Meet Lillian Pierson, Founder of Data-Mania

August 21, 2017

Lillian Piersen is the founder of Data-Mania.com, where she shares practical ways to acquire skills and experience needed to become a data scientist, and best practices for landing a job. Follow Lillian on her blog, Data-Mania, and Instagram.

 

When did you first start coding? 

I learned to code for the first time when I was 8 years old, but didn’t pick it up again until 2012. I taught myself to code in Python and R and learned different science methodology. I started in environmental engineering then move into data science, without having to go back to school. 

 

Tell me more about your business: Data-Mania. 

I train working professionals how to do data science. I am passionate about those interested in data science - but lack a four year degree in the discipline - get started in the field. I share practical ways to acquire the skills and experience needed to become a data scientist, and best practices for landing a job. 

 

What are some of the benefits you have received in creating your own business? 

When I entered the data science field, I was excited for the abundant opportunity and flexibility to no longer work 9-5. To keep overhead low when I was first on my own, I went and lived in Chiang Mai, Thailand for a season. I did a lot of traveling for the first few years (Thailand, London, NYC, Las Vegas, Dallas, Australia, Peru), but then I met the love of my life (a fellow coding ninja). We have since gotten married, bought a family home, and were blessed with a baby girl. We both work remotely from our island home in SEA. This business has given me the freedom to create the life I choose.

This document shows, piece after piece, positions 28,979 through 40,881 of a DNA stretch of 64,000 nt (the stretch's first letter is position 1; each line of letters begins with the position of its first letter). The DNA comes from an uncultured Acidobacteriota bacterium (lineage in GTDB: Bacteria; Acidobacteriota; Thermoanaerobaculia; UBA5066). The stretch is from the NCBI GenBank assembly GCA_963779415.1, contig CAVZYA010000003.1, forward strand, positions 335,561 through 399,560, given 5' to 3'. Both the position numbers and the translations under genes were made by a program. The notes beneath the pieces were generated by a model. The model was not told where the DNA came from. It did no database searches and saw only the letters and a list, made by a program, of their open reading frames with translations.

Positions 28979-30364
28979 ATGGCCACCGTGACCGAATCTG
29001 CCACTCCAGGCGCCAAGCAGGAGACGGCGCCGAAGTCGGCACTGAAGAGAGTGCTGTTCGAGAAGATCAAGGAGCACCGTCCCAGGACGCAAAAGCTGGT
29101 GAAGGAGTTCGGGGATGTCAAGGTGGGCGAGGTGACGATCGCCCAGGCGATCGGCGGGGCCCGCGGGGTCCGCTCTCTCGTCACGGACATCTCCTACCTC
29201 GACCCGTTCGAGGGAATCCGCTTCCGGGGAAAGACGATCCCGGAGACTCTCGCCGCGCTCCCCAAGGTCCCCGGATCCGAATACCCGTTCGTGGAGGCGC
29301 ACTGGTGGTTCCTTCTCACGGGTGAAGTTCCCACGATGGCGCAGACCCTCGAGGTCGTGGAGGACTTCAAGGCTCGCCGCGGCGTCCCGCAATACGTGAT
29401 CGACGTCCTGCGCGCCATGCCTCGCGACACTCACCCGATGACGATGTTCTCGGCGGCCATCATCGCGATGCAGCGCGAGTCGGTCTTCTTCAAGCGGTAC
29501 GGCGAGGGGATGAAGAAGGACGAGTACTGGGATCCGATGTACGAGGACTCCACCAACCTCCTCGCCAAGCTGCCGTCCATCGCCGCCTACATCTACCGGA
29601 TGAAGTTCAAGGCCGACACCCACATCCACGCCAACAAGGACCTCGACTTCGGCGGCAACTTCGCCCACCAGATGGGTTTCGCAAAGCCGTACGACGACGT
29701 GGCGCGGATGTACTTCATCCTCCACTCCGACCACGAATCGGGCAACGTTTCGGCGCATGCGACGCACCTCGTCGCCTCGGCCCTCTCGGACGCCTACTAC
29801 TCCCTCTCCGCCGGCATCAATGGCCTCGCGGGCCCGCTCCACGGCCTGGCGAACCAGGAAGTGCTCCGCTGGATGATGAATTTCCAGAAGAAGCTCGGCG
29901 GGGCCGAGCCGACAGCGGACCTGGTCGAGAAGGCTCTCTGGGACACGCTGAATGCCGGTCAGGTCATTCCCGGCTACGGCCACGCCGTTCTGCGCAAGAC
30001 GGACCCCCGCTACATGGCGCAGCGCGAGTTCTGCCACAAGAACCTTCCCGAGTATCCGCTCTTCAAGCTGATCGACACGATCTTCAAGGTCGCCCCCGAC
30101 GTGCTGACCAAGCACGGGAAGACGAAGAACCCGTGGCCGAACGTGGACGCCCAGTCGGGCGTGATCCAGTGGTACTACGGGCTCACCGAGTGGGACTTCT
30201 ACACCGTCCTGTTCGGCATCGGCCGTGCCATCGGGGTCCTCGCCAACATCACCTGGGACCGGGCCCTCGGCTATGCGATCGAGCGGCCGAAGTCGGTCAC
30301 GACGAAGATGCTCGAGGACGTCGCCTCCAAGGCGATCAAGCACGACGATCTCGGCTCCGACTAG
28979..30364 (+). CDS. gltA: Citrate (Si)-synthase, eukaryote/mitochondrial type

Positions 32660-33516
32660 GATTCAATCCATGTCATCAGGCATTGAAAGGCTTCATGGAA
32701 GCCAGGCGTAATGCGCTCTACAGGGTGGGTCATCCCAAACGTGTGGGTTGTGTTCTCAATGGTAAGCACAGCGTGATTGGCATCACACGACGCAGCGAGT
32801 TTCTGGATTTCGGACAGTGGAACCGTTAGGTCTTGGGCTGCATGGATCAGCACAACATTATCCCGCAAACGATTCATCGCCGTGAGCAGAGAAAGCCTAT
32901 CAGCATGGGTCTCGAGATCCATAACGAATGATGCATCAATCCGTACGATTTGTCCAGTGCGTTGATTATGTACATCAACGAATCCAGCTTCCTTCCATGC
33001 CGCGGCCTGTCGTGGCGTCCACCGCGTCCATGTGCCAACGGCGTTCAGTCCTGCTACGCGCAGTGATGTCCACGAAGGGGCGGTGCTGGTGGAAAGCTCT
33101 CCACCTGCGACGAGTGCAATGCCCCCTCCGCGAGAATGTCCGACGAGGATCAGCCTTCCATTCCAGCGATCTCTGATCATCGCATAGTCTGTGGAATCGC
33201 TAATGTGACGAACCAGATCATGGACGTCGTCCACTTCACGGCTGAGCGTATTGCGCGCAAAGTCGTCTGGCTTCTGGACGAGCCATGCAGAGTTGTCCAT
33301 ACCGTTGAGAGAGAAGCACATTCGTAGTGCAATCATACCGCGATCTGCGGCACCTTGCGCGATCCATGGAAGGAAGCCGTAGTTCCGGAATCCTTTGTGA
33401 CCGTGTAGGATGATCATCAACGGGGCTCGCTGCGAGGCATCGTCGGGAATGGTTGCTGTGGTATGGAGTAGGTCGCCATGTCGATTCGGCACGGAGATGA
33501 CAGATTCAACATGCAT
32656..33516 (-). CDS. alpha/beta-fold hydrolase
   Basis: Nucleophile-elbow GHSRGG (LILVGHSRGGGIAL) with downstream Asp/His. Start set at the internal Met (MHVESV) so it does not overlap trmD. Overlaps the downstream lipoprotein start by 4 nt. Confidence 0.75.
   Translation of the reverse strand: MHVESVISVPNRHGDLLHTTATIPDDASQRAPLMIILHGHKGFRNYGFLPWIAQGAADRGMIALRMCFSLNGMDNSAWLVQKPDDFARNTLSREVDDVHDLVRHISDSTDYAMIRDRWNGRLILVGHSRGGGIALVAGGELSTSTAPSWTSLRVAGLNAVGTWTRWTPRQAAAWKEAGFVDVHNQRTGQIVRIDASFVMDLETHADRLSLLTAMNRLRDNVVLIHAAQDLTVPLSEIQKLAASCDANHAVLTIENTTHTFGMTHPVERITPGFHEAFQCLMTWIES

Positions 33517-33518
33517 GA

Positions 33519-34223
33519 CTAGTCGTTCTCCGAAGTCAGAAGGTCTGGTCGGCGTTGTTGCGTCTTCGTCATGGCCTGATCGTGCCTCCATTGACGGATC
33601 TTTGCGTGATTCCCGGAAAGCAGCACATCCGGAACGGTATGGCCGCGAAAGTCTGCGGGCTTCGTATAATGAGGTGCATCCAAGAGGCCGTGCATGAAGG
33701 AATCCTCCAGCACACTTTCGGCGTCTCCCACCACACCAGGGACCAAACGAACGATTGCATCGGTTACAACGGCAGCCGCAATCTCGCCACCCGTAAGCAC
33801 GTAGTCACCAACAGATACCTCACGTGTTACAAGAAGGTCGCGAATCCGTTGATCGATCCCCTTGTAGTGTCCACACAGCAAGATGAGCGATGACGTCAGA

What are some encouraging words you would love to share with other moms looking to start their own tech company?

We shouldn’t let traditional stereotypical expectations make us sacrifice our careers. 50/50 responsibility is 100% fair between parents. Don’t guilt yourselves if you are able to hold up your own end financially. Giving up your career for your children puts you in a dependent position on your husband and increased financial stress. It’s a balancing act that is very specific for each person’s situation. 

 

What is the most important lesson you hope your daughter learns in the years to come as she watches you? 

I want my daughter to learn from me; that, as women, we are independent. We support ourselves and our families by working. Being pretty and pretending to be a princess may be fun, but it’s our skills and talents that we should focus on. 
 

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